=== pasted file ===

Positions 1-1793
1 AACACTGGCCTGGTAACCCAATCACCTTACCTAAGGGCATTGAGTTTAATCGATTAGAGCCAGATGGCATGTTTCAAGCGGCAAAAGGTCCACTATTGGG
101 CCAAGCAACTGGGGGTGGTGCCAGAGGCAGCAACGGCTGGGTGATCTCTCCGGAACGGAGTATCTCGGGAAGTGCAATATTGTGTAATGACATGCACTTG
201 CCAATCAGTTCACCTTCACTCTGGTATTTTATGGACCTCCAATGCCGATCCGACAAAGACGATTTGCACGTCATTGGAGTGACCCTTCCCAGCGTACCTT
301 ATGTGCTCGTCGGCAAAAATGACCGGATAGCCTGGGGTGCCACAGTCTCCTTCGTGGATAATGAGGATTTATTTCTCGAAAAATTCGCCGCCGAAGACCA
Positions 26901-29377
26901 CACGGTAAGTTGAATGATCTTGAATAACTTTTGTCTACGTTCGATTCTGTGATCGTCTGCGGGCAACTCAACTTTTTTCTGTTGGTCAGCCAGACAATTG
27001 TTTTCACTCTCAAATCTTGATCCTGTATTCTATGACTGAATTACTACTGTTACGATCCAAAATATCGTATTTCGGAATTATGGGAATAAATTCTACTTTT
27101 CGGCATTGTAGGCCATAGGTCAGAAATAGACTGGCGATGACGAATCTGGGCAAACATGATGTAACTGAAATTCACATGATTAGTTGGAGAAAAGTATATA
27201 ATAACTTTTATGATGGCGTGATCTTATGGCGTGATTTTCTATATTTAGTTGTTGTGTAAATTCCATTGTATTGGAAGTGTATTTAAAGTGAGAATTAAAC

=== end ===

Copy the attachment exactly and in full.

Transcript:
Positions 1-1793
1 AACACTGGCCTGGTAACCCAATCACCTTACCTAAGGGCATTGAGTTTAATCGATTAGAGCCAGATGGCATGTTTCAAGCGGCAAAAGGTCCACTATTGGG
101 CCAAGCAACTGGGGGTGGTGCCAGAGGCAGCAACGGCTGGGTGATCTCTCCGGAACGGAGTATCTCGGGAAGTGCAATATTGTGTAATGACATGCACTTG
201 CCAATCAGTTCACCTTCACTCTGGTATTTTATGGACCTCCAATGCCGATCCGACAAAGACGATTTGCACGTCATTGGAGTGACCCTTCCCAGCGTACCTT
301 ATGTGCTCGTCGGCAAAAATGACCGGATAGCCTGGGGTGCCACAGTCTCCTTCGTGGATAATGAGGATTTATTTCTCGAAAAATTCGCCGCCGAAGACCA
Positions 26901-29377
26901 CACGGTAAGTTGAATGATCTTGAATAACTTTTGTCTACGTTCGATTCTGTGATCGTCTGCGGGCAACTCAACTTTTTTCTGTTGGTCAGCCAGACAATTG
27001 TTTTCACTCTCAAATCTTGATCCTGTATTCTATGACTGAATTACTACTGTTACGATCCAAAATATCGTATTTCGGAATTATGGGAATAAATTCTACTTTT
27101 CGGCATTGTAGGCCATAGGTCAGAAATAGACTGGCGATGACGAATCTGGGCAAACATGATGTAACTGAAATTCACATGATTAGTTGGAGAAAAGTATATA
27201 ATAACTTTTATGATGGCGTGATCTTATGGCGTGATTTTCTATATTTAGTTGTTGTGTAAATTCCATTGTATTGGAAGTGTATTTAAAGTGAGAATTAAAC